SUCCESS, in life, as in all things, is in the planning


I've been enlisted to do emcee duties at an upcoming project management conference at Keyano College on March 4th.  This one day event is a unique chance to have this kind of experience right here at home - normally you have to travel to larger centres to attend a conference of this calibre.  It will feature an outstanding line-up of presenters including keynote speaker, Olympic gold medalist Adam Kreek.


Whether you are engaged directly in the largest industrial project in the history of humankind - the Athabasca oil sands - or if you are managing large events, fundraising endeavours, or growing a small business, so much of your success is going to rest on your planning.  For Adam Kreek, planning for his post-Olympic rowing journey across the Atlantic ocean was not just necessary for success, it ultimately saved his life, and those of his crew members.


Currently living in Victoria, Kreek took the top position at the podium at the 2008 Beijing Olympics in the Men's eights rowing competition.  Also holding a degree in Geotechnical Engineering and Technology from Sanford, he had the opportunity to combine his physical and mental pursuits in an unparalleled transatlantic row from Senegal to Florida.  Designed as both a feat of physical endurance and a research project, the trip required years of preparation, financial resources, disaster scenario planning and a determination to overcome adversities, like 40-foot waves, that are almost impossible for me to imagine.


They didn't make it.  After four years of planning and 73 days on the ocean, their vessel capsized, a mere 10 days from their destination.  Thanks to great planning, all four rowers survived along with much of their equipment and data that they had collected along the way.


What process did they go through in preparing for a wide horizon of potential situations?  How did they keep on time, task and budget?  How did great planning prepare them to not only survive, but also make the best of what could have been life-ending tragedy?

Kreek's story promises to be compelling all on its own, but the conference also includes a number of other presenters and topics that make it appealing to professionals in all kinds of roles that look at taking projects from a healthy beginning to a successful conclusion.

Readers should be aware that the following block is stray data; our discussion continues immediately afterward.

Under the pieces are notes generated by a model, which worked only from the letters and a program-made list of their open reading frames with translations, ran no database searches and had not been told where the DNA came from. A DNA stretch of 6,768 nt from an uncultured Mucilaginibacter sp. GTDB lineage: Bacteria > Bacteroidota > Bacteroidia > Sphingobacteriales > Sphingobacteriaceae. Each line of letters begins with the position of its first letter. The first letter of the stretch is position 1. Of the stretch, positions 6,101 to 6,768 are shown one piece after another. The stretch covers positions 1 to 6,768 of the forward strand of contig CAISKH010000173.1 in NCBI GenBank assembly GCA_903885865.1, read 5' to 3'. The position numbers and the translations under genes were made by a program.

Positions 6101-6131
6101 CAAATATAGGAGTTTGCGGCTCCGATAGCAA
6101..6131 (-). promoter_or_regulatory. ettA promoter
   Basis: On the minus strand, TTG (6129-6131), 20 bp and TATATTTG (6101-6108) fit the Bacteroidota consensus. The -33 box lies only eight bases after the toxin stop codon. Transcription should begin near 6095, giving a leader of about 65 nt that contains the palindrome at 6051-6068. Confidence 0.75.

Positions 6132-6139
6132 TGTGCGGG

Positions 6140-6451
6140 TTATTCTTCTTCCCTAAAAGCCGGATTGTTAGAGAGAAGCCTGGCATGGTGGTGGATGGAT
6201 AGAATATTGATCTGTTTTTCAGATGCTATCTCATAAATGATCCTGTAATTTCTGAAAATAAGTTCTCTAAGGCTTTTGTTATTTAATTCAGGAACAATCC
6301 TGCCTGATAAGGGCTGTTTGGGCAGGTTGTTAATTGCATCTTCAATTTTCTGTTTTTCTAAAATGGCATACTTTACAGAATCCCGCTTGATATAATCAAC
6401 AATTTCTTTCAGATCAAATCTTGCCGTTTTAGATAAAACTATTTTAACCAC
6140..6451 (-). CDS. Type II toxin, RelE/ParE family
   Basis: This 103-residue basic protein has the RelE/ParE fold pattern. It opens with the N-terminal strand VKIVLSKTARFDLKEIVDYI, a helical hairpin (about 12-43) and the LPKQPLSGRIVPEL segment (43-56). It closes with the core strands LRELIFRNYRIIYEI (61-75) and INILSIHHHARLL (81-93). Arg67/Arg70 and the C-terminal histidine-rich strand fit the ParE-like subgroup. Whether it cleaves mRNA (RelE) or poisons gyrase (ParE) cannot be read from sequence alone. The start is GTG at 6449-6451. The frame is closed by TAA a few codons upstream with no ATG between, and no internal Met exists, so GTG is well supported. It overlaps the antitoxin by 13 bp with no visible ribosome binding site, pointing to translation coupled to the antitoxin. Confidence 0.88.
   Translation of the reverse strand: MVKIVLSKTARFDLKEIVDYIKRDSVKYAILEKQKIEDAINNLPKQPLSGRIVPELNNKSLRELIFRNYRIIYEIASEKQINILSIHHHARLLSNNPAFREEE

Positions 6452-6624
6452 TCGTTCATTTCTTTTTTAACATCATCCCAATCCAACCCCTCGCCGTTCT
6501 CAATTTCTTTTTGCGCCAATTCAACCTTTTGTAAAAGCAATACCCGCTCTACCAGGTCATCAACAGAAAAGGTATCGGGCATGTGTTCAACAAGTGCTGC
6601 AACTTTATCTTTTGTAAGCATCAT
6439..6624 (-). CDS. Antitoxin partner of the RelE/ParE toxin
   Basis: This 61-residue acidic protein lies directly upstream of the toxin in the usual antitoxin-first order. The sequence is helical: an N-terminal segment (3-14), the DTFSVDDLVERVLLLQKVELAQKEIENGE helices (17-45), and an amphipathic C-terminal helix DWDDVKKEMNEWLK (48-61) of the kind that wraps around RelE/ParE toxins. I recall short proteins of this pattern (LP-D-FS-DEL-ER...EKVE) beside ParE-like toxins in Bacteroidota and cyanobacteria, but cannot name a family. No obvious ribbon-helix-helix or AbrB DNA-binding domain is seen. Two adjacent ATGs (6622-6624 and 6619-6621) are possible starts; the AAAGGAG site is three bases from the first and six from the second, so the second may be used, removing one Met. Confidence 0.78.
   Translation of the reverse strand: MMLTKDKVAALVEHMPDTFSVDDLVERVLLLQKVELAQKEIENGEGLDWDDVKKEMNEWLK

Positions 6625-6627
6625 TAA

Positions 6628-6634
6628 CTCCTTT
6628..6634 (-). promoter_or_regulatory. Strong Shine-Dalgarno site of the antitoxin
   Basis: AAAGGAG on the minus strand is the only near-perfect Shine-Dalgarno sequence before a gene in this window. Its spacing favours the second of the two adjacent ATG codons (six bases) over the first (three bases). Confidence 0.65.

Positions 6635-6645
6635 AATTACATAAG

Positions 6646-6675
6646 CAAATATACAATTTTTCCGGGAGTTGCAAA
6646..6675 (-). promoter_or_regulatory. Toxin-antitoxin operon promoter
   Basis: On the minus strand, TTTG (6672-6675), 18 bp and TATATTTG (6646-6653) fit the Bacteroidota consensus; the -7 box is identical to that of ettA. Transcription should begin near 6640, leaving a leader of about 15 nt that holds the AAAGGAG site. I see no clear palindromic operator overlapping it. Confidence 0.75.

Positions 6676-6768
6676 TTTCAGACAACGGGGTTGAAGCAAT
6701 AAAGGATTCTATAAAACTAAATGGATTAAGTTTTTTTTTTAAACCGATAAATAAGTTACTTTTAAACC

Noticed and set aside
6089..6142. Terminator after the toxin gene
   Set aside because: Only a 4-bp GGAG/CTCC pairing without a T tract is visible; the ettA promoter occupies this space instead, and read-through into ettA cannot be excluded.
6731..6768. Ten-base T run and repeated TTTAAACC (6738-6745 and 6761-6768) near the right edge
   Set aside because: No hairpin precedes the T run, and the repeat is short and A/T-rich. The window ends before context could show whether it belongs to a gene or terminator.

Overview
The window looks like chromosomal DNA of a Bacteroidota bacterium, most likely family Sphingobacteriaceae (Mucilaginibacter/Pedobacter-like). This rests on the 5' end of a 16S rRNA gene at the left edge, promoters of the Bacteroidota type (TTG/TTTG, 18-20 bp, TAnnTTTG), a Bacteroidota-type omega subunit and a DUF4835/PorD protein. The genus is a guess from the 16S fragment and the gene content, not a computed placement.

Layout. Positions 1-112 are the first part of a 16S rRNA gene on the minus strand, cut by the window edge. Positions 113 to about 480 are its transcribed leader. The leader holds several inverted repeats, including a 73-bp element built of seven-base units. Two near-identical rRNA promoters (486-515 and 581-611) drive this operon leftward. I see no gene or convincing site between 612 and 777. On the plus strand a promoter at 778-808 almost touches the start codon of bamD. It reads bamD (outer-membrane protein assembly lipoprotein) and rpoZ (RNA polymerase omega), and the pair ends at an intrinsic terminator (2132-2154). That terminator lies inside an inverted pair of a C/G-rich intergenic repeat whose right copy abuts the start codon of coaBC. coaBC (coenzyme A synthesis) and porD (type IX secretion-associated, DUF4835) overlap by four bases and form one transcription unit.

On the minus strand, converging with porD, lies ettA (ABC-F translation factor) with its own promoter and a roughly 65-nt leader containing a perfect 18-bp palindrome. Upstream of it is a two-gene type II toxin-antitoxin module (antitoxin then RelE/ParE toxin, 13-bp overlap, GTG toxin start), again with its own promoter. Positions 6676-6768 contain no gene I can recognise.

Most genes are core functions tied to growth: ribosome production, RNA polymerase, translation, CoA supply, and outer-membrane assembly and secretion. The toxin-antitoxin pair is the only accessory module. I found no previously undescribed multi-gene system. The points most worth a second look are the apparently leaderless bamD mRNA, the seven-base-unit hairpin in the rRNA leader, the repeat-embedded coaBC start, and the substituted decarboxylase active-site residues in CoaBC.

Dr. Alexia Nalewaik will present "A Project Performance Audit Model: Enhanced Protocols for Triple Bottom Line Results."


Professor Janaka Ruwanpura will be talking about the notion of a Construction Productivity Improvement Officer - a new opportunity for contractors.


Adrian Pierce will be on hand with a presentation titled "Critical Chain Scheduling and Monte Carlo Simulations: Conflict or Complementary?"


And finally, David Hulett explore the use of a decision tree in decision making.

Attending Keyano's Project Management Conference not only will fill your mind with great ideas and knowledge, you will also earn Professional Development Units.  You can check out the details by clicking here.

I'm the furthest thing in the world from a project manager, but I've managed multiple projects over the years: festivals, concerts, fundraising events, radio station promotions, theatre productions and myriad other things that required forethought, resources, visioning, scenario planning, risk assessments and solid processes.  The content of this conference looks incredibly intriguing to me, and might just be what you need to upgrade your planning effectiveness.

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